“No worries,” I had been telling everyone for the last month—everyone who had pointed out that to go through the Chambly Canal the mast would have to come down—“It’s mounted on a tabernacle; we can get it down at anchor, if we have to.”
Little known to us, we WOULD have to lower it at anchor—the two marinas in Sorel-Tracy, when we got up in the chilly dawn, appeared to be closed down. One of them was obviously getting dredged, and not a mast or a boat was to be seen over the breakwaters of the other one. There would not be a crane available if we wanted it. It was time to put our money where our mouths were. I hate that feeling.
With fingers that didn’t want to bend in the cold, I set about unshackling mast hoops, unreeving halyards, and de-rigging the sail. To save time, we just bundled the sail against the gaff without undoing the lacing and set it all on the side deck. Then came the tricky part. In the absence of several long 2x6s to make a sheer-legs out of, I had to use the boom as a crane. It’s a heavy one, built of thick fiberglass, and manhandling it out parallel to the bowsprit was no joke.
Then came the ticklish business of hoisting it vertical with the jaws braced on deck against the forehatch coaming. It took both of us, one heaving on a tackle and the other one steadying with guy ropes, but soon it was up and stayed down tight, like a mini-mast of it’s own. Unreeving the deadeye lanyards was the matter of only a few minutes, and with out hearts in our throats lest a container ship should make a wake at an inconvenient time, we pulled the locking pin on the tabernacle and lowered gingerly away.
It was astonishing how very smoothly it went down, landing gently on the stuffed sail we had lashed to the boom gallows in case of accidents, and more astonishing was that just three hours after beginning to de-rig, the mast was safely down and stowed and we were heaving up the anchor for an early start up the Richelieu River. As we chugged back toward the channel the first container ship of the day passed by, it’s wake fifteen minutes too late to cause the mischief it might have done. It was the last container ship as well for us, since the river and the locks of the Chambly Canal are too small for commercial vessels.
As Ganymede slipped along the Richelieu River between banks alive with fall colors, we were still afraid of being too late. The last people we’d talked to, in Quebec City, hadn’t known when the canals were to close, and finding the marinas in Sorel-Tracy inoperative had not been a good sign. It was not until we arrived at the St. Ours lock at around noon that our fears were allayed. They were open, all right, but glad to be almost done for the year. And there was no time for us to dawdle, since the coast guard was already pulling out buoys in anticipation of closing after the weekend.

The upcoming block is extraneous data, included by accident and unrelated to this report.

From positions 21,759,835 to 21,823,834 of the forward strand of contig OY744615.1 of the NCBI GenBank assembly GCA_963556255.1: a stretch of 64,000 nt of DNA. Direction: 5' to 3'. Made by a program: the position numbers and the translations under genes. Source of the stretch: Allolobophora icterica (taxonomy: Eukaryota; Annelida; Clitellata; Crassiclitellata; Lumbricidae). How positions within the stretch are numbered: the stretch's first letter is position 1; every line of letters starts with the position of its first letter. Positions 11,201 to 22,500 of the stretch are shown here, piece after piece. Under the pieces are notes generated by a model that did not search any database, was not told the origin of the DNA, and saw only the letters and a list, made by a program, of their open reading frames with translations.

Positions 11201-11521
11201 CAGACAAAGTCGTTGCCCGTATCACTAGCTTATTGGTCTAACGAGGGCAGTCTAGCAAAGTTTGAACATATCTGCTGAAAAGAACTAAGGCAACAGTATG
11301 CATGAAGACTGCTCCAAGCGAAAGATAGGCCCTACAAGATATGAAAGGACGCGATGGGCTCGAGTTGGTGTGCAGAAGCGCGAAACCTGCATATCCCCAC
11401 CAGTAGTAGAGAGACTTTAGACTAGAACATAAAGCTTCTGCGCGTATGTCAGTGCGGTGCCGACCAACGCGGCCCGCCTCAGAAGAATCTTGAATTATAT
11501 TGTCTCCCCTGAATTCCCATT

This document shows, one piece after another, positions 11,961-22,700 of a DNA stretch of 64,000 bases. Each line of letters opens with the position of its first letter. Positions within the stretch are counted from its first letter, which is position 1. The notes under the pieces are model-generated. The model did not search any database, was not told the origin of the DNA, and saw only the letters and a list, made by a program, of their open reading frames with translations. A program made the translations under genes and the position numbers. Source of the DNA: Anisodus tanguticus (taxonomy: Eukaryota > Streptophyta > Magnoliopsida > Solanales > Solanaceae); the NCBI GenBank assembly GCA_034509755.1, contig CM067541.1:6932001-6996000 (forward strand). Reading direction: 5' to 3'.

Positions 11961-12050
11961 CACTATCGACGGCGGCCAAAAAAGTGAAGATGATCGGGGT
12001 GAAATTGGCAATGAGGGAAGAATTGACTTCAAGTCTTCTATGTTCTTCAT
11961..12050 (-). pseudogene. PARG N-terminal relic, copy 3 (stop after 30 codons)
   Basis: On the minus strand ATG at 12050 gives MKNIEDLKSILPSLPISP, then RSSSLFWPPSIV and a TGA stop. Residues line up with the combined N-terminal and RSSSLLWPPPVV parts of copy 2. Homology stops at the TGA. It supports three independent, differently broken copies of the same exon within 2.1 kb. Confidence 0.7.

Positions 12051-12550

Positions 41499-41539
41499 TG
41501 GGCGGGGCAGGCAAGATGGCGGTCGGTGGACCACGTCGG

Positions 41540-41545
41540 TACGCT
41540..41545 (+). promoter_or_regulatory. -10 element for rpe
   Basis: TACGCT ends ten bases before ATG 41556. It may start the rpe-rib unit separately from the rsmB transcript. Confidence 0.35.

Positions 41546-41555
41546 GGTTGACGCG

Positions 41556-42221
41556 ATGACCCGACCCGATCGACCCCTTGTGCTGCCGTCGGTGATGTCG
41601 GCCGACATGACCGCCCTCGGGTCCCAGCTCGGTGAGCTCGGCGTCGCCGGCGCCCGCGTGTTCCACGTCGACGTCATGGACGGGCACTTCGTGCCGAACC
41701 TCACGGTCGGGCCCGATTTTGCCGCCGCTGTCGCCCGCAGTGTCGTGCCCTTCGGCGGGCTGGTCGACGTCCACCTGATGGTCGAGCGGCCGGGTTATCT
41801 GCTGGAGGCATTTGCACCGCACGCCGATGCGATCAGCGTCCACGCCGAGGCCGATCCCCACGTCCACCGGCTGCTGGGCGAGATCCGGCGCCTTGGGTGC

It was strange, after all that day-and-night pushing, to find a place to anchor, and to sleep All Night. Something in us wanted to carry on; to get to and though the canals before some last-minute glitch could come and ruin everything at the eleventh hour. But nothing did, and in spite of all the time we wasted sleeping we still got to the Chambly Canal early next morning. It was ticklish, navigating the final bit across a small, shoal-fraught lake from which the buoys had been removed, but by watching the antics of a trawler ahead as it wrongly guessed several times which way to go, and plotting careful compass courses, we got through unscathed and squeezed into the first lock behind the hapless trawler.
The Chambly Canal, that connects the Richelieu River in Canada to Lake Champlain in the US, is the quaintest canal I’ve ever seen. The lock gates, made of squared timbers, are hand-operated by lock-people turning wrought-iron cranks. Considering all the staff that that requires, the sixty dollars or so that it costs to get through twelve locks comes pretty cheap. Though they’ve been through the mighty Panama Canal as well as several other lock systems here and there, the girls were still agog to see the water rising in the chambers; the view opening up as the damp lock walls seemed to grow shorter.
It was a long day, but full of interest. In between sets of locks the canal, which seemed scarcely wide enough for Ganymede, wound along beside the ancient towpath, which was near enough to almost reach out and touch the joggers and bicyclists who use it now. I thought about trying to shy a bag of garbage toward one of the bins that stood here and there, but decided I might get in trouble for littering if I missed. Still, we were That Close.
There were still a few hours of daylight when we got through the final lock, and after spending our last Canadian dollars on a final fill of their lovely Ethanol-free gasoline, we hurried off up the river toward the US border. We could have crossed that evening, but after finding out what a hassle it would be to clear customs after-hours, we opted to anchor by Fort Lennox, just a few miles on the Canada side of the border, and have a run on shore instead.
Like most forts built by their enemies, the British had sacked Fort Lennox shortly after it was built, after which it was fought over a few other times by several other parties. In the dreamy, peaceful evening, as we wandered through raspberry thickets growing next to a wide moat, it was hard to imagine the roar of cannons, the yell of battle, the smell of gunsmoke. Everything was so still and quiet, and it all mirrored how we felt. After the dreadful rush, the struggle with wind and tide, the uncertainty of whether we’d make it though or not, we were feeling like a lazy autumn afternoon. The hard work was done, the hump was got over; it would be all downhill from here. With a happy sigh we rowed back to Ganymede, ate the last of our fresh food from Quebec, and settled in for a last night of sleep in Canadian waters.